I woke up only on reaching Poolvalley. And as I stepped out of the bus, I was greeted by a a gush of cold sea breeze that sent a shiver through my body. It had been bright and sunny in London, but here in Brighton, it was windy and dark clouds were gathering in the sky. The bus pulled out once we had unloaded our luggage and my heart skipped a beat. Across the road was the beautiful expanse of the sea and above it numerous murmurations of starlings were performing an aerial recital of unbelievable acrobatic feats. I was bowled over. This was the first time in the day that I felt good. Real good.

We took a taxi to the campus and the next hour was gone in a jiffy,  getting done with the formalities, getting keys to my flat, etc etc. Once inside my room in Flat 60 A,East Slope, I was overwhelmed by a feeling of dread and loneliness. I spent hours in that room crying. When I looked out of the window it was dark. I was so thirsty that the insides of my mouth had turned bitter. My hunger had died. I came out of my room, checked the kitchen, wasn't sure if the tap water was safe for drinking, took a little change and headed down the slope to the Union Store I had spotted earlier in the day.

There I bought a bottle of water for 89 cents, calculated how much it was in Indian currency, freaked out and took a gulp. Inside by mouth the water fizzled and whistled. I spat it out. It was sparkling water!!! For a moment I panicked, what if that's the only kind of bottled water they stocked here. I went back again. No they had still water alright. I spent another 89 cents on a bottle, then decided to buy a couple more. I even bought a pack of cigarettes. I didn't smoke usually, just for fun at times but at that point I thought I needed it. I had planned to make Maggi for dinner, I was carrying 20 packets of maggi, yes call me whatever you wish, I tell you that's what got me friends out there. Maggi and Haldiram Bhujia.But just when I was walking out of the union store I spotted a box or ready to eat cold chicken and pasta salad. And I just had to have it. I also bought a walnut brownie. After the day I had had I deserved a little indulgence.

I will never forget that cold pasta salad I had that day. It was delicious with chunks of tuna and a light dressing and the satisfaction that meal gave me was special. Since that day and through my stay in London, cols pasta salad was my number one comfort food. I turned to it whenever I was down, lonely, irritated or plain happy. At home now I often make a cold pasta salad, especially in the summers. Thank God summers last forever here. I make different kinds of dressings, sometimes only mayo and Dijon mustard is enough, but this garlicky dressing made primarily with buttermilk is my favourite. It is light and flavourful, perfect for the summer heat. The dressing is the star in this humble salad.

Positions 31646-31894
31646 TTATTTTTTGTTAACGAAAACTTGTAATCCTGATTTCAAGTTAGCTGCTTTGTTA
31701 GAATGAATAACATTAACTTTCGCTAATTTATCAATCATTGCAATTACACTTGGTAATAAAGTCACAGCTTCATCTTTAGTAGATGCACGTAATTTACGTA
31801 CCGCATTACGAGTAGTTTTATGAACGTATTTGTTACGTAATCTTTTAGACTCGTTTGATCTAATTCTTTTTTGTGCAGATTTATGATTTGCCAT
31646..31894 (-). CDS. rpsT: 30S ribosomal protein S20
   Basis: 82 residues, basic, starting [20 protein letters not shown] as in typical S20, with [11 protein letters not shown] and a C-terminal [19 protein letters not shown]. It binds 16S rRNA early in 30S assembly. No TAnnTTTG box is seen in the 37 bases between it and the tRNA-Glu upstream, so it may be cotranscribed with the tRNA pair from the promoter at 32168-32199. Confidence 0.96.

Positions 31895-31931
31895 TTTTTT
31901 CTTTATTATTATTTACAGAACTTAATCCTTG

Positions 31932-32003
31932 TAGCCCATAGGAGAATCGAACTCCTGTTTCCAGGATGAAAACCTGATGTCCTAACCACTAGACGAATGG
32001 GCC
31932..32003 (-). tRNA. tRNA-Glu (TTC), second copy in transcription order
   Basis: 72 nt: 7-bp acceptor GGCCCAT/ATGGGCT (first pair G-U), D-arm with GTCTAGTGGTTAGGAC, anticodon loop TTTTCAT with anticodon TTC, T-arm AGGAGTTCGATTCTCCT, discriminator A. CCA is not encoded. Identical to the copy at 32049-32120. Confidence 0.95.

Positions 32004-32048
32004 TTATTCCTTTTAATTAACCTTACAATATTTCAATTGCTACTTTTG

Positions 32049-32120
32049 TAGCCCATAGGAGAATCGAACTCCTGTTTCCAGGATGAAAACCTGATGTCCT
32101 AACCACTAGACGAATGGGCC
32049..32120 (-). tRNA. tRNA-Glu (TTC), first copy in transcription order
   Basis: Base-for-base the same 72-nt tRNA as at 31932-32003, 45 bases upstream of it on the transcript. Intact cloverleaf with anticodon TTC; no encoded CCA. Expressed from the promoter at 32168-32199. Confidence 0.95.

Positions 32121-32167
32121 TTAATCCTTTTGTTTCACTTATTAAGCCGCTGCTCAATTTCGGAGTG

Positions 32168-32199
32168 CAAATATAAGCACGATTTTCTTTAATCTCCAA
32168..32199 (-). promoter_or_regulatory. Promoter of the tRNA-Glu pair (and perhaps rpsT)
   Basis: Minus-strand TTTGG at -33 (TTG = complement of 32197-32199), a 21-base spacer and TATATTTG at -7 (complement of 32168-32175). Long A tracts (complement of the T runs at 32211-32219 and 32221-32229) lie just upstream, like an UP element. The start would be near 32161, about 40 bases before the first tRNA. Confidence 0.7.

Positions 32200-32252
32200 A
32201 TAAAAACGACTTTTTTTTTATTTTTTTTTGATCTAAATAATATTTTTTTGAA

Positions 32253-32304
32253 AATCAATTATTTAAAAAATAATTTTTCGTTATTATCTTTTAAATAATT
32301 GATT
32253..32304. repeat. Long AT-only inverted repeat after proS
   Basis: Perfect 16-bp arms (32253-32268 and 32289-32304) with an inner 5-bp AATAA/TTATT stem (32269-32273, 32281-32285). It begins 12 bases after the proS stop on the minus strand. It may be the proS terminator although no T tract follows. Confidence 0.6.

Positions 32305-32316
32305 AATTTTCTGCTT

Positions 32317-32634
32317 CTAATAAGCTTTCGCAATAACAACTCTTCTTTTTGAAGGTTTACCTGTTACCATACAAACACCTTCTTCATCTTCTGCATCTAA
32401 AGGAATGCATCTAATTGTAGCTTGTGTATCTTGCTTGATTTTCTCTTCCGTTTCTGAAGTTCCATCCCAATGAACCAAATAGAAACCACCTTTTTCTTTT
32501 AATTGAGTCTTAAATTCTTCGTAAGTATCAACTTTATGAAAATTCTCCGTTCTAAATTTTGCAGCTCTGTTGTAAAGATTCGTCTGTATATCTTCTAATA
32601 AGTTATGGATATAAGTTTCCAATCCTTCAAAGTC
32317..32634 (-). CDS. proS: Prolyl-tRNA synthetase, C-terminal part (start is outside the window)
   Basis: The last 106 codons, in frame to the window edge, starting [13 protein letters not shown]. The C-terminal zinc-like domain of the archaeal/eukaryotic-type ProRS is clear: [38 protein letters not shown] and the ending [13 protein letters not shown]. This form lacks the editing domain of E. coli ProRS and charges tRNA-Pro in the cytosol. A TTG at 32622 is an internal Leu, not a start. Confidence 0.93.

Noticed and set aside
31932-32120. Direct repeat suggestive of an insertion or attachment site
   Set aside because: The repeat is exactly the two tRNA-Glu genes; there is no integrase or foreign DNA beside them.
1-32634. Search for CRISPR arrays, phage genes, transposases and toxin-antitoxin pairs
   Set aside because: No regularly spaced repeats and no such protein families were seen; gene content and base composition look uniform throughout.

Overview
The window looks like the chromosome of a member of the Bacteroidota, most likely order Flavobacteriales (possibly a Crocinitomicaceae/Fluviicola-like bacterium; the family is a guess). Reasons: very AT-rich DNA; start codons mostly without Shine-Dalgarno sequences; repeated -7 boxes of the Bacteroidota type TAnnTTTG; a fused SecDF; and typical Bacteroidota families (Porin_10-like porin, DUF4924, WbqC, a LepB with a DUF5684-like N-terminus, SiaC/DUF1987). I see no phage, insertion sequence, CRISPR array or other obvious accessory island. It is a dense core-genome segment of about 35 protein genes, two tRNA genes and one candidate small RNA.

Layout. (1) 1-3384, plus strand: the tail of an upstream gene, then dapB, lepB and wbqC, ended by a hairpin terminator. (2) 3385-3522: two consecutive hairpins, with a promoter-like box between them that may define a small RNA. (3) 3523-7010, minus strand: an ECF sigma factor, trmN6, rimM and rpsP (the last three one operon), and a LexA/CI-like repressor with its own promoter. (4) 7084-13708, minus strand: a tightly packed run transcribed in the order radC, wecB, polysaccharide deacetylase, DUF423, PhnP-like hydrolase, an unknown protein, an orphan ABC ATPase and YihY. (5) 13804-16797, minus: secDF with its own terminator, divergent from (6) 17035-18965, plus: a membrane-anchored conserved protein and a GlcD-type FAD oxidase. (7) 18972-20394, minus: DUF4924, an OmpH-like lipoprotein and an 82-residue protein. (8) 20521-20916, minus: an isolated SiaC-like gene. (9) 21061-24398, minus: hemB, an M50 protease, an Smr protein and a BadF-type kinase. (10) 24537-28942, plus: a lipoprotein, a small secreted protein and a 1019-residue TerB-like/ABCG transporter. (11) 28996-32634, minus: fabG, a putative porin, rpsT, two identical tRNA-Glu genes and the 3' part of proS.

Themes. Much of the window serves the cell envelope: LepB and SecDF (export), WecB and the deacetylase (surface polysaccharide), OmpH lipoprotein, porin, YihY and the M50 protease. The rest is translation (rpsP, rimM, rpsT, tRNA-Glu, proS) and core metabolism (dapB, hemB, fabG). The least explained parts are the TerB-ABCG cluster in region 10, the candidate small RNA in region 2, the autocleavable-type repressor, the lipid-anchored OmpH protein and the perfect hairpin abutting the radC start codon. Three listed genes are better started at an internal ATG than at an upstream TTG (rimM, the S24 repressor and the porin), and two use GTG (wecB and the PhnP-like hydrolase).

Butter Milk – ¾ cup
Hung Curd – 4 tbsp
Mayonnaise – 4 tbsp
Minced garlic – ½ tsp
Salt to taste
Dried Parsley – 1 tsp
Chili flakes – ½ tsp
Pinch of sugar

Cream the mayonnaise, minced garlic and hung curd together.

Add buttermilk littleby little to form a smooth, creamy concoction.

Add salt, sugar, dried parsley and chili flakes

Best with:  I like this dressing on a cold pasta salad. How I make it? Well here goes.

Pasta Salad 

Pasta (Fussili)– 200 g
Capsicum – 2 (diced)
Onions – 2 large (diced)
*Boiled chicken (boneless) – 500 g
Fresh coarsely ground pepper
Extra Virgin Olive oil
Water to boil pasta
Garlicky Buttermilk Dressing

In a pan boil water to which you have added 2 tbsp salt and 4 tbsp olive oil. Add the pasta and cook it until al dente.

In a bowl mix the chicken, diced onions and capsicum,  salt and pepper, and olive oil. Toss well. Use your hands; that’s the best way.

Strain the pasta, give it a toss with your hands to ensure they don’t stick and add it to the rest of the salad. Keep aside and let it cool.

Once it comes to room temperature, pour in some of the dressing, toss well and refrigerate until it is cold to your liking.

Bring it out, pour more dressing, as much as you like and dig in.

Note: Boil the chicken in water to which you have added salt, pepper, some dried or fresh herbs (I used parsley and basil), a couple of celery sticks and a few cloves of garlic. I leave the chicken in its stock in the fridge over night. While using it for the pasta I use the cold chicken straight out of the stock with some stalk dripping from it. I think that adds  to the taste of the salad. 

Wednesday, 7 May 2014

Wednesday Wine O Clock at The Taj Bengal